In Amy Tan‘s essay “Mother Tongue” (1999), she describes her life with her mother in America and how the broken speech of her mother has had an influence on her life. Amy Tan talks about the different “Englishes" she speaks to communicate with different people. Also, she tells us about her love for English and how she becomes a famous writer in America. In her essay she tries to shows us that language, culture, and education shapes us into who we are and the more you study English the more you learn and English will change your life a lot. In fact, many people against Tan’s point of view that English is very useful and important. However, others, including me agree with Tan’s idea. Indeed, there are many reasons that agree with the author’s
After reading Mother Tongue by Amy Tan, my perspective changed about the struggles for people who are not as good at English. All throughout this article Tan uses personal experience from her mom to show the readers the struggle while also using primary sources to back up her claim. All the evidence backs up her initial claim and as the reader your perspective changes after reading about how she personally was effected. The author 's main claim of Mother Tongue is to persuade people so respect people who struggle with English because she has serval personal connections, she has fact based proof, and she is an experienced writer on this topic and in general.
In "Mother Tongue, Amy Tan writes about how her mother 's broken English affects her life. She begins this narrative essay by talking about the day she became aware of the different forms of English that she was using at home and during formal events. Amy says, "The talk was going along well enough, until I remembered one major difference that made the whole talk sound wrong. My mother was in the room. And it was perhaps the first time she had heard me give a lengthy speech, using the kind of English I have never used with her" (Tan 1). This quote from the narrative showed the author 's realization of the difference in the way that she speaks in different environments. Later Amy grasped that she uses the same type of English with her husband, but she comprehended that it was the language of family talk or the language she grew up with. Tan starts to tell her mother 's story about the gangster that wanted her mother family to adopt him. She states, "You should know that my mother 's expressive command of English belies how much she actually understands" (Tan 1). This part of the narrative inserts that her mother knew what she was talking about even though she spoke improper English. She talks about how her friends could not understand her mother 's talking but Amy thought her mother was good at speaking English. Amy states, "Some say they understand none of it, as if she were speaking pure Chinese. But to me, my mother 's English is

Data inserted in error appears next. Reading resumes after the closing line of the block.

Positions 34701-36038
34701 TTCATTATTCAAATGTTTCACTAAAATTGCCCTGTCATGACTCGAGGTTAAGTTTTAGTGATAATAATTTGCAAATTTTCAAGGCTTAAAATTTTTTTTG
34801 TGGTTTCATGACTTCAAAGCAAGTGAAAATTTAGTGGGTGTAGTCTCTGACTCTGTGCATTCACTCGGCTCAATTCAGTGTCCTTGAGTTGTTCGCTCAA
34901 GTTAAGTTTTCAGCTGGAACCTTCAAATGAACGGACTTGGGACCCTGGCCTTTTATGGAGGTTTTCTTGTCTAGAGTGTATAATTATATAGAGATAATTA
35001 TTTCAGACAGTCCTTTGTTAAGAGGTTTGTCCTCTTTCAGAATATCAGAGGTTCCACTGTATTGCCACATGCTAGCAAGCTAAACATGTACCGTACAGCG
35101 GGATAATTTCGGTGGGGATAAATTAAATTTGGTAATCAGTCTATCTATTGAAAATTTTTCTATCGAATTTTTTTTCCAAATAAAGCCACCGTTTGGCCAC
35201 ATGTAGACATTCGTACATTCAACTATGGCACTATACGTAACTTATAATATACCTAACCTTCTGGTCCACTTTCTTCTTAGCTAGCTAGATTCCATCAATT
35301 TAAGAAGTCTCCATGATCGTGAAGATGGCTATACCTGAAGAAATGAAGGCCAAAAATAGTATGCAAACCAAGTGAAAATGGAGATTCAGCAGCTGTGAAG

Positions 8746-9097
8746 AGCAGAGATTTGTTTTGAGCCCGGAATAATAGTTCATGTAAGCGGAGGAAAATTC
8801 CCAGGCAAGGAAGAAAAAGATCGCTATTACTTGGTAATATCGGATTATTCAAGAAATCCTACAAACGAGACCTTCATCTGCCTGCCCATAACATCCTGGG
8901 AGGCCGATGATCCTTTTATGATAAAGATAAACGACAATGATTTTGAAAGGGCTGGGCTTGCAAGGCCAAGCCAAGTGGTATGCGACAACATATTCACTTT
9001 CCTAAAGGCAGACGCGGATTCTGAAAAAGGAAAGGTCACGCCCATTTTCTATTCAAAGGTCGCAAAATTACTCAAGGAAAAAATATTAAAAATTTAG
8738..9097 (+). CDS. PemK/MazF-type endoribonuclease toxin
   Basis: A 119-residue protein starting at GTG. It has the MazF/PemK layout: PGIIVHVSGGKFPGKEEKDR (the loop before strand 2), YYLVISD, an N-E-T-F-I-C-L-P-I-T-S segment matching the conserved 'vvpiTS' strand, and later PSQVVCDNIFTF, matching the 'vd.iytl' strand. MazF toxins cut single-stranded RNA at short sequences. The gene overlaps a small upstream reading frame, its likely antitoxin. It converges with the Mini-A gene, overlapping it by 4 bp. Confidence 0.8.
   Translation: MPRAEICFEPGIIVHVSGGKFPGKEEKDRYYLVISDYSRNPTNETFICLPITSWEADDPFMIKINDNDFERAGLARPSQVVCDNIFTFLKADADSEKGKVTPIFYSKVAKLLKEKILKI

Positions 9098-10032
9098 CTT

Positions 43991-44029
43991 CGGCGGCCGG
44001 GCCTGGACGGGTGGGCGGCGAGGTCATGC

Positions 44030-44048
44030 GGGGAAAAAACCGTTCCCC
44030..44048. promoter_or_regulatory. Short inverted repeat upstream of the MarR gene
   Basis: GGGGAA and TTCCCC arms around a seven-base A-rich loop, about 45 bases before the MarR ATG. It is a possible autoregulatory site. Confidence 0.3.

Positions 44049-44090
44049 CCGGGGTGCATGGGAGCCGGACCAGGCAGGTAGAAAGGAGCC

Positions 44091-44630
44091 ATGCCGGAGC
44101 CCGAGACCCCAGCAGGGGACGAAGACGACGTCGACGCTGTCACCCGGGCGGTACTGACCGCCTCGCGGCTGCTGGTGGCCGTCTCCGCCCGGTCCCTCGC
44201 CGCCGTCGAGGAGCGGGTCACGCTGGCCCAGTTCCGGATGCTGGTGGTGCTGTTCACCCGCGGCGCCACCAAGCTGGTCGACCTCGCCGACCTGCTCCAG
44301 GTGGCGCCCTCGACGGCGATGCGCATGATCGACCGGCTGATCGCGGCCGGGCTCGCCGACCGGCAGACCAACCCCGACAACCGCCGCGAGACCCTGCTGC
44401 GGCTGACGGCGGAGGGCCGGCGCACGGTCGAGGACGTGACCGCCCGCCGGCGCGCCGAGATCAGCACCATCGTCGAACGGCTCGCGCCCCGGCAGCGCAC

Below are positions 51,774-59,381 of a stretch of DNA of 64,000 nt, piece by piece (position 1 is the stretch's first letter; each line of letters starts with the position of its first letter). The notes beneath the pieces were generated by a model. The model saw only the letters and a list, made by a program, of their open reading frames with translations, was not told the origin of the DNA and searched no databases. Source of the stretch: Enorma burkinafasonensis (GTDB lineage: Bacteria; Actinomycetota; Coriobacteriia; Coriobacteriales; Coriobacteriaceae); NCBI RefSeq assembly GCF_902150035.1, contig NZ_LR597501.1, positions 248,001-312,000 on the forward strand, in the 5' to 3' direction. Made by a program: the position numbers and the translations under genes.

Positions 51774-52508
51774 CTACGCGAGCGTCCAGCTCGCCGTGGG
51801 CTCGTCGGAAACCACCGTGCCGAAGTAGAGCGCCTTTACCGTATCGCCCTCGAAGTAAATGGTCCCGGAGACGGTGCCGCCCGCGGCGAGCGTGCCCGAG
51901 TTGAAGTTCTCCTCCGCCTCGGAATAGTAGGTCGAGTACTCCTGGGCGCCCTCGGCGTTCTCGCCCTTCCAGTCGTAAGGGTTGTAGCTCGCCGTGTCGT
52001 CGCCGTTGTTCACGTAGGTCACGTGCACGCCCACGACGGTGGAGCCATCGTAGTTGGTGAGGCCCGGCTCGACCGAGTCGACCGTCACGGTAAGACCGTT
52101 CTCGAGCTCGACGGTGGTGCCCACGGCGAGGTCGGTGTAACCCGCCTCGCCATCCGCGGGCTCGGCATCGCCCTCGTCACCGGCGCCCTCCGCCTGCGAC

Throughout the reading by Gloria Anzaldua, we as readers, get to view the way she lived and to relate with the text. Gloria was born in Rio Grande Valley of South Texas in 1942. When Gloria was at a young age, she was shamed and embarrassed for the way her voice sounded. Growing up, she was told, “If you want to be American, speak American, if you do not like it, go back to Mexico where you belong” (Anzaldua 2). When she was told this it made her very upset. Gloria was also put into classes throughout her life to fix the way she spoke.
The article 'Mother Tongue ' by author Amy Tan is about the variations in the English language the author uses in her life. She describes her English when giving a speech to a other people, English she uses when speaking to her mother, and English she uses in her writing. She tells of difficulties faced by both her mother and herself from these many differences.